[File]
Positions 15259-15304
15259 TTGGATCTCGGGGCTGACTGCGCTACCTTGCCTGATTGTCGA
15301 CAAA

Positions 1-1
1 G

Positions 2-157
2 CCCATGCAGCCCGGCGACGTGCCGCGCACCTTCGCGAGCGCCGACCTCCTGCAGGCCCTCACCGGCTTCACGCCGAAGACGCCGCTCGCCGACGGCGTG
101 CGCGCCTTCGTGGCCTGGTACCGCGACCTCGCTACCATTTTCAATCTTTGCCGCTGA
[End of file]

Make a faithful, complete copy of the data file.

Positions 15259-15304
15259 TTGGATCTCGGGGCTGACTGCGCTACCTTGCCTGATTGTCGA
15301 CAAA

Positions 1-1
1 G

Positions 2-157
2 CCCATGCAGCCCGGCGACGTGCCGCGCACCTTCGCGAGCGCCGACCTCCTGCAGGCCCTCACCGGCTTCACGCCGAAGACGCCGCTCGCCGACGGCGTG
101 CGCGCCTTCGTGGCCTGGTACCGCGACCTCGCTACCATTTTCAATCTTTGCCGCTGA